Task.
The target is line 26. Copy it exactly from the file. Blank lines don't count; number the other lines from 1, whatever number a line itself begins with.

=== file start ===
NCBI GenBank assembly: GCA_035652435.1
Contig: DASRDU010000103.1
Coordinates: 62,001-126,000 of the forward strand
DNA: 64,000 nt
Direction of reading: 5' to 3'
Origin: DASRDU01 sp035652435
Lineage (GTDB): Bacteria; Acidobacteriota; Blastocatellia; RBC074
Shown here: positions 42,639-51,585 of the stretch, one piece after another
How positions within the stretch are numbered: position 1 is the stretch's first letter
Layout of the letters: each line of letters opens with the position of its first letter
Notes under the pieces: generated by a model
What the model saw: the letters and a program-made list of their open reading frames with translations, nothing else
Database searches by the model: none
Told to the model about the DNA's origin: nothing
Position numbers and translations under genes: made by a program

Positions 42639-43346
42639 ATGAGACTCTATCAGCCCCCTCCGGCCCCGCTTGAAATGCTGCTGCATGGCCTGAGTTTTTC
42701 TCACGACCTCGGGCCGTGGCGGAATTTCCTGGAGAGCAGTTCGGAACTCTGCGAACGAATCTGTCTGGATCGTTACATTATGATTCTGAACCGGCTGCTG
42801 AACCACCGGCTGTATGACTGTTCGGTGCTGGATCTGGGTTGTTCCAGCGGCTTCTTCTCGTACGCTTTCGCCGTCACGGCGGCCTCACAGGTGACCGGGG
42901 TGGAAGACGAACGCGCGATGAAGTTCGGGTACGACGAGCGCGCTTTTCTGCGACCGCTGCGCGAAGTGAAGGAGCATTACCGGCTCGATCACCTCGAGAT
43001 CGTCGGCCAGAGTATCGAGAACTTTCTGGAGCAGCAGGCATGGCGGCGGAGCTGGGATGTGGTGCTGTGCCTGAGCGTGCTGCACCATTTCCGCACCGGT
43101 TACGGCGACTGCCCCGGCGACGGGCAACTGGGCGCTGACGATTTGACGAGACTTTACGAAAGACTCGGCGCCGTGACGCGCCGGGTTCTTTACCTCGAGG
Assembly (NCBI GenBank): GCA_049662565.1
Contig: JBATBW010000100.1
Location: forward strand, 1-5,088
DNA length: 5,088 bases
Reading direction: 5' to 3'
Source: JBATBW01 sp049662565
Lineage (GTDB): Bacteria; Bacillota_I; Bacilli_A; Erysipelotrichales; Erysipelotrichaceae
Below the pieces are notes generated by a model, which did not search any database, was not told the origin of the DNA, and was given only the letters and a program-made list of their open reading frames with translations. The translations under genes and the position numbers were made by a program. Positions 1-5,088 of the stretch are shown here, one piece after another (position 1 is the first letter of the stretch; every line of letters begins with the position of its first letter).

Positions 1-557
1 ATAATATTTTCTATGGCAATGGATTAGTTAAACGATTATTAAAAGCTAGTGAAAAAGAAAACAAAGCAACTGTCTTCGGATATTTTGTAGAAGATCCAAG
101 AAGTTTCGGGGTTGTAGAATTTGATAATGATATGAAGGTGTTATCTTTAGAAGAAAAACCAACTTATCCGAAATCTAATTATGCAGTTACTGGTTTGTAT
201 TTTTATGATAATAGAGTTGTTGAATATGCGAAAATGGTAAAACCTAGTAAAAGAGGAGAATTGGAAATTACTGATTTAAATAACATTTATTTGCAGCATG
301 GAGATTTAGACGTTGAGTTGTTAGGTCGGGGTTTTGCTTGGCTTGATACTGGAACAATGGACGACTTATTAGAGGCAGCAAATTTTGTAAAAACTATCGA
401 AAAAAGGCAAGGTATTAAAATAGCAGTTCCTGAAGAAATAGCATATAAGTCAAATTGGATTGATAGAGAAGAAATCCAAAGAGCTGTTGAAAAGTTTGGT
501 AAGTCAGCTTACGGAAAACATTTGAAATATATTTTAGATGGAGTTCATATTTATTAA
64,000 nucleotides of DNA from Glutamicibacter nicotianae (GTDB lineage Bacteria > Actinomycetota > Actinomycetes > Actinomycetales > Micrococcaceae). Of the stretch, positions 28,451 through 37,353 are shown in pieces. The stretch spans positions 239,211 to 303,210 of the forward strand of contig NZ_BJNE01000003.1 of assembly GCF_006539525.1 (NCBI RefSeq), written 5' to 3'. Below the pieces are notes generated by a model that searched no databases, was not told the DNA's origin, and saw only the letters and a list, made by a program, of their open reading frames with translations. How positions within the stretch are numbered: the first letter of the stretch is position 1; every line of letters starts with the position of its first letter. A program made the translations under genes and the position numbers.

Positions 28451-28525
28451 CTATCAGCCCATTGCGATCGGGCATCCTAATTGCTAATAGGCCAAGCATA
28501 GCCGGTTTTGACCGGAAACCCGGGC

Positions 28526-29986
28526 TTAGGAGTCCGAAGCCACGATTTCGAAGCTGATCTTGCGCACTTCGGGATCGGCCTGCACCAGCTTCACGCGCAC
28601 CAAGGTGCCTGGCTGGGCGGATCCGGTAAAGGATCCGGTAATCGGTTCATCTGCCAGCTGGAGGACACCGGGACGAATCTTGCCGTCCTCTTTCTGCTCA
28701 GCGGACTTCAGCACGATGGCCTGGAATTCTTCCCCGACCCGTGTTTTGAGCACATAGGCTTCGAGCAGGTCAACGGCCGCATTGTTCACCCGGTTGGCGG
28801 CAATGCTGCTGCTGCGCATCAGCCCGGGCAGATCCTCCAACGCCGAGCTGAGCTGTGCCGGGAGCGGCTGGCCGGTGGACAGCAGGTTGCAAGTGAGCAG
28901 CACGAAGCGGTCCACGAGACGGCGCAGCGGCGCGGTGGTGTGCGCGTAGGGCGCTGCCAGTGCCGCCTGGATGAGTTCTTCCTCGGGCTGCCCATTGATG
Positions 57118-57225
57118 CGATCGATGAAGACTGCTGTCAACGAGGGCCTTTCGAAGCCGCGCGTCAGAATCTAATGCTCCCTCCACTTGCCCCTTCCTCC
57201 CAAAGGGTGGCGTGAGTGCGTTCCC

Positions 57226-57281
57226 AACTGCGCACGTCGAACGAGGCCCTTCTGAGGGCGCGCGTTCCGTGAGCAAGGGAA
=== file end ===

DNA length: 5,088 bases